What We Learn From Pandemic Lit
Can pandemic literature serve as a tool to understand this pandemic? Authors Tom Perrotta, Geraldine Brooks and Lawrence Wright tell us what they think.
Lawrence Wright, staff writer at the New Yorker. Author of many books, including “ The Looming Tower: Al-Qaeda and the Road to 9/11” and “ Going Clear: Scientology, Hollywood, and the Prison of Belief.” ( @lawrence_wright)
Pandemic Lit Recommendations From Listeners
- @tatiliberati: “Currently reading ‘Station Eleven’ by Emily St. John Mandel. The survival mechanism to repress reality on the outset of the pandemic in the book resonates with the denial we see many people expressing during coronavirus pandemic.”
- @elgallo7: “Reread ‘Love in the Time of Cholera’ and now am rereading ‘Breakfast of Champions.'”
- @JackieHendrySD: “I’m binge-reading ‘The Chronicles of Narnia’ because it brings back good childhood memories of reading for hours on my bedroom floor.”
- @robertewright: “Reading or watching ‘Fahrenheit 451’; ‘Brave New World’; ‘1984’; ‘Handmaid’s Tale’; ‘The Man in the High Castle’; ‘Logan’s Run’ … want to know what my new overlord will be like so I can learn to probably kowtow to him/her/it.”
- Linda Luke: ‘I read ‘Year of Wonders’ when it was published, many years ago and have never forgotten how powerful it was. We are having a 3 generation pandemic book group in my family — my daughter and 13-year-old granddaughter are joining me in reading it. It is wonderful to rekindle my relationship with Anna and we are all enjoying it immensely. I also just read ‘The Plague’ by Camus — it’s fascinating to read about a novel’s tale of the unfolding of events while you are also living through it in real time.”
- Clinton Nichols: “I would love to recommend the novel ‘Blindness’ by late Nobel laureate José Saramago (Portugal). I was moved when I first read this book about the tenaciousness of a group to survive social collapse as a result of an epidemic of blindness. I am planning on rereading it this summer and the sequel he wrote ‘Seeing.'”
From The Reading List
Wall Street Journal: “ Two Villages, Two Eras, Two Plagues” — “In the summer of 1990, before Saddam Hussein invaded Kuwait, I took a rare break from my job as a Middle East correspondent for The Wall Street Journal. Escaping the hot, dusty landscapes of my beat for a few days, I went for a restorative ramble amid the moist greenery of England’s Peak District in Derbyshire.”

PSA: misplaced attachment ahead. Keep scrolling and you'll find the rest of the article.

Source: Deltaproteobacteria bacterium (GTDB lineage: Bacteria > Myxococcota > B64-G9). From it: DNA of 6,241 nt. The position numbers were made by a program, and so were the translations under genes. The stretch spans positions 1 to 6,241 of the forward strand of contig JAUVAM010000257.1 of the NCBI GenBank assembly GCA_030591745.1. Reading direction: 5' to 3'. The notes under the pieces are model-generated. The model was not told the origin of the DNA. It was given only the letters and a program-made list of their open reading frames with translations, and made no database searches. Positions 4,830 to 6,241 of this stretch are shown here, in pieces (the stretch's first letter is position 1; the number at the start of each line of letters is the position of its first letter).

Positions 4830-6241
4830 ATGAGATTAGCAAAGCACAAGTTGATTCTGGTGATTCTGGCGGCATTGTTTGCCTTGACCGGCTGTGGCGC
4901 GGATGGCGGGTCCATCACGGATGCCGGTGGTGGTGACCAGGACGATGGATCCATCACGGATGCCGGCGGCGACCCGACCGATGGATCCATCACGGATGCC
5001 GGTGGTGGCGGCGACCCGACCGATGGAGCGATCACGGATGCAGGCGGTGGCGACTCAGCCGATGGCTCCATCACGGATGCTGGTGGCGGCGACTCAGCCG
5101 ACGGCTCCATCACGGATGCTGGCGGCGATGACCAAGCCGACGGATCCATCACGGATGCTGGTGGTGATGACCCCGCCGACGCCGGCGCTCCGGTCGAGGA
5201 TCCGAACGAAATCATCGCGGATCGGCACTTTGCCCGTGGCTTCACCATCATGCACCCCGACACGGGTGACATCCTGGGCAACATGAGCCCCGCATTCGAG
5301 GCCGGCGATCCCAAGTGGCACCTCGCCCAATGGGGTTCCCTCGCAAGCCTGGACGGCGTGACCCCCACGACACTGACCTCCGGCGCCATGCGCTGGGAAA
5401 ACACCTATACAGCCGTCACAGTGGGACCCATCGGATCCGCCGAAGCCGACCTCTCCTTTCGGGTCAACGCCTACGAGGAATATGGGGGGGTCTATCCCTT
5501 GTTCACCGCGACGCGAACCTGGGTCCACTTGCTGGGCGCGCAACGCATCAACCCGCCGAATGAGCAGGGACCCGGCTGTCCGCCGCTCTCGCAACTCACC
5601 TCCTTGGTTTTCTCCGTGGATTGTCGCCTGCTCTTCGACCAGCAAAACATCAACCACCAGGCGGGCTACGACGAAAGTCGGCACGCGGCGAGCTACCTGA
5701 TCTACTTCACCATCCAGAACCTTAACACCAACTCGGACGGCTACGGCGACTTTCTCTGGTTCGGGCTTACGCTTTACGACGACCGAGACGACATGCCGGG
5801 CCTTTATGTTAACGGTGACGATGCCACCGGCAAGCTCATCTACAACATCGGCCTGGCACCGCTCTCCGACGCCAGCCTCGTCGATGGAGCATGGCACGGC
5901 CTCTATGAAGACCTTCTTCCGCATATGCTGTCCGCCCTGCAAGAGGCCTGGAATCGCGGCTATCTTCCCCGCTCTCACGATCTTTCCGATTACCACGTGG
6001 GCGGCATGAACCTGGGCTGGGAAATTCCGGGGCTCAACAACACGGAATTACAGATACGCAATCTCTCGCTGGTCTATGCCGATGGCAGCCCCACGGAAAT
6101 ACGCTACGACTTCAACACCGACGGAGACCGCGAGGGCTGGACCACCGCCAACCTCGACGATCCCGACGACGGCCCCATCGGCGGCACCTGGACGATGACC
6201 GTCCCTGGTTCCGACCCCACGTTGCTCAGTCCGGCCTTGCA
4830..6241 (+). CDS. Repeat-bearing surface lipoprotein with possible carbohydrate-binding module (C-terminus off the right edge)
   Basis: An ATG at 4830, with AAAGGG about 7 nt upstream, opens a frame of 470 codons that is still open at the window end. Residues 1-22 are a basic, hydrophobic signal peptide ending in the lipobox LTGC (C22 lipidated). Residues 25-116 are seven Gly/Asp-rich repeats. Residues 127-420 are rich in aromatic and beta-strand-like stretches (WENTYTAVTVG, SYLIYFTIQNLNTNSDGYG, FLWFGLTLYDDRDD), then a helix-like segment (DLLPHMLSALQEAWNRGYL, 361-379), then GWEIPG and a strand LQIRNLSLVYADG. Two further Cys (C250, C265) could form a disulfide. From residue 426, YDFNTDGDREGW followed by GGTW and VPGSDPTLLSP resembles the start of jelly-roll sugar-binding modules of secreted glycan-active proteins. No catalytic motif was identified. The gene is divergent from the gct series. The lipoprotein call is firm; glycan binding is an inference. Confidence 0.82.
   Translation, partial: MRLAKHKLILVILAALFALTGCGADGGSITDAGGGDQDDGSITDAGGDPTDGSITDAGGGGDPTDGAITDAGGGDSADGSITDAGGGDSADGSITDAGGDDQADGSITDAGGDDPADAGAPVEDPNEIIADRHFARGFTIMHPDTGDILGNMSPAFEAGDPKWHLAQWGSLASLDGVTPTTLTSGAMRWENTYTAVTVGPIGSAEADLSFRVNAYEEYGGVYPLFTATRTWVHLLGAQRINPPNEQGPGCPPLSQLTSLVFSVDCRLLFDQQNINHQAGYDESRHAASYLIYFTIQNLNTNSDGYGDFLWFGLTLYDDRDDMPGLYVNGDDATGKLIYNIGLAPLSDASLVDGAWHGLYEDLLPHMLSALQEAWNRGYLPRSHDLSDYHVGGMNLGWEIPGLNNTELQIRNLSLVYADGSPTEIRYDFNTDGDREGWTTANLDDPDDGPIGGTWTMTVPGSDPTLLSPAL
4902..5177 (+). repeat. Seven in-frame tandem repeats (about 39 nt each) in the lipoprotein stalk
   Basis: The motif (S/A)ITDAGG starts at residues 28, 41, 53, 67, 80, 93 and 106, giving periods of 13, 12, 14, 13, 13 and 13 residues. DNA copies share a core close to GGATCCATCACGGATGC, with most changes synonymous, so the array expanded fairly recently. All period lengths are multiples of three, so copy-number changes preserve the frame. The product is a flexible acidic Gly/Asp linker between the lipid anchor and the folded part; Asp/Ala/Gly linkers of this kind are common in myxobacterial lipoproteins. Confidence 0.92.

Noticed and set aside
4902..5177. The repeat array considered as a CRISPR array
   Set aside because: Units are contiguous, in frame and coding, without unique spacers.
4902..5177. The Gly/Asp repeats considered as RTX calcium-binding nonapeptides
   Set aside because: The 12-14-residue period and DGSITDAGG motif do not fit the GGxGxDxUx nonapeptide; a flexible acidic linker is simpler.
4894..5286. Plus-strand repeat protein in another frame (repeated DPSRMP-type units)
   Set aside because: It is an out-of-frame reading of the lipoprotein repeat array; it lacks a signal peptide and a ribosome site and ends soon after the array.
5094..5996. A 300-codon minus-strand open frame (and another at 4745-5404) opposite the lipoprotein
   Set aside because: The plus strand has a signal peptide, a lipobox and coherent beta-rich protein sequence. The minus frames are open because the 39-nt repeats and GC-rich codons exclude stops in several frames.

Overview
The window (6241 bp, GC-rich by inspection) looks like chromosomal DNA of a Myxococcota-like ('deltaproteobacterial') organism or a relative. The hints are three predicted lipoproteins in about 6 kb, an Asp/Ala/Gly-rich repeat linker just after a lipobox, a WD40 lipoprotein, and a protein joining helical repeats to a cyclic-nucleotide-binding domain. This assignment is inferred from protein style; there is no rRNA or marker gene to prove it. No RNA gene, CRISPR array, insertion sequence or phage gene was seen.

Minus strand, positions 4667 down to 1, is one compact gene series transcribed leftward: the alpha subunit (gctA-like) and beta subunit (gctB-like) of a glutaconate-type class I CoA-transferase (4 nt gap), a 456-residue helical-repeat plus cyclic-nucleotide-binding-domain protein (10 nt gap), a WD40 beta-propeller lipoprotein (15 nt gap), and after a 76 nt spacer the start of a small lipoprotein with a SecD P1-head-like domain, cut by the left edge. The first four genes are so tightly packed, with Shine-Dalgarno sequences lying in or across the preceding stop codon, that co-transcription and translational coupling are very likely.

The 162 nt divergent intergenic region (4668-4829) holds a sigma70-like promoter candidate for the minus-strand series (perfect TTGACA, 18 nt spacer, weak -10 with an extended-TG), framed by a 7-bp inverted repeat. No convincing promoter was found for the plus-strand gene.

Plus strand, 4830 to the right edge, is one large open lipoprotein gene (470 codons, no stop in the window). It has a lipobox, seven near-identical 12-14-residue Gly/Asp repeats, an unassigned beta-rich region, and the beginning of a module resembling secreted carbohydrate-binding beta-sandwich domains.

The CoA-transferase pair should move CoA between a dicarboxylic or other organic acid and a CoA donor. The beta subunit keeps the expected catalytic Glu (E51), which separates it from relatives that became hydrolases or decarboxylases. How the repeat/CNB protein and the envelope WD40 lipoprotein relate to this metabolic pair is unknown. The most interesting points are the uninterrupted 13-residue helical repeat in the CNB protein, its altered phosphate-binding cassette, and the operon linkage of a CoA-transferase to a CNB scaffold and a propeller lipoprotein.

Boston Globe: “ Tom Perrotta on ‘The Leftovers’ and how we behave in times of fear and loss” — “In his 2011 book “The Leftovers,” the novelist Tom Perrotta wrote about the aftermath of a world-changing loss when 2 percent of the world’s human beings vanished inexplicably in one day. In the midst of our coronavirus pandemic, we talked to him about loss and fear, and what happens after a great crisis.”
New York Times: “ Opinion: What the Great Pandemic Novels Teach Us” — “For the past four years I have been writing a historical novel set in 1901 during what is known as the third plague pandemic, an outbreak of bubonic plague that killed millions of people in Asia but not very many in Europe. Over the last two months, friends and family, editors and journalists who know the subject of that novel, “Nights of Plague,” have been asking me a barrage of questions about pandemics.”
The Economist: “ How pandemics have inspired art, music and literature” — “When tourists return to Florence, some will wander into its cathedral and be struck by Andrea del Castagno’s “Equestrian Monument of Niccolò da Tolentino”. Painted in 1456, the fresco of the mercenary commander and his horse is an optical illusion. The pair are depicted as a statue and the perspective scheme enables the painting to be viewed from different angles.”
The Guardian: “ ‘It’s unnerving’: Lawrence Wright on the eerie prescience of his pandemic novel” — “The novel virus first emerged in east Asia. By spring, a pandemic suffuses the globe. In America, businesses shut down, airports empty, misinformation abounds. The president, a divisive figure with a tanning bed in the White House, offers baseless reassurances, and appoints the dubiously pious vice-president to lead the pandemic response.”
This article was originally published on WBUR.org.
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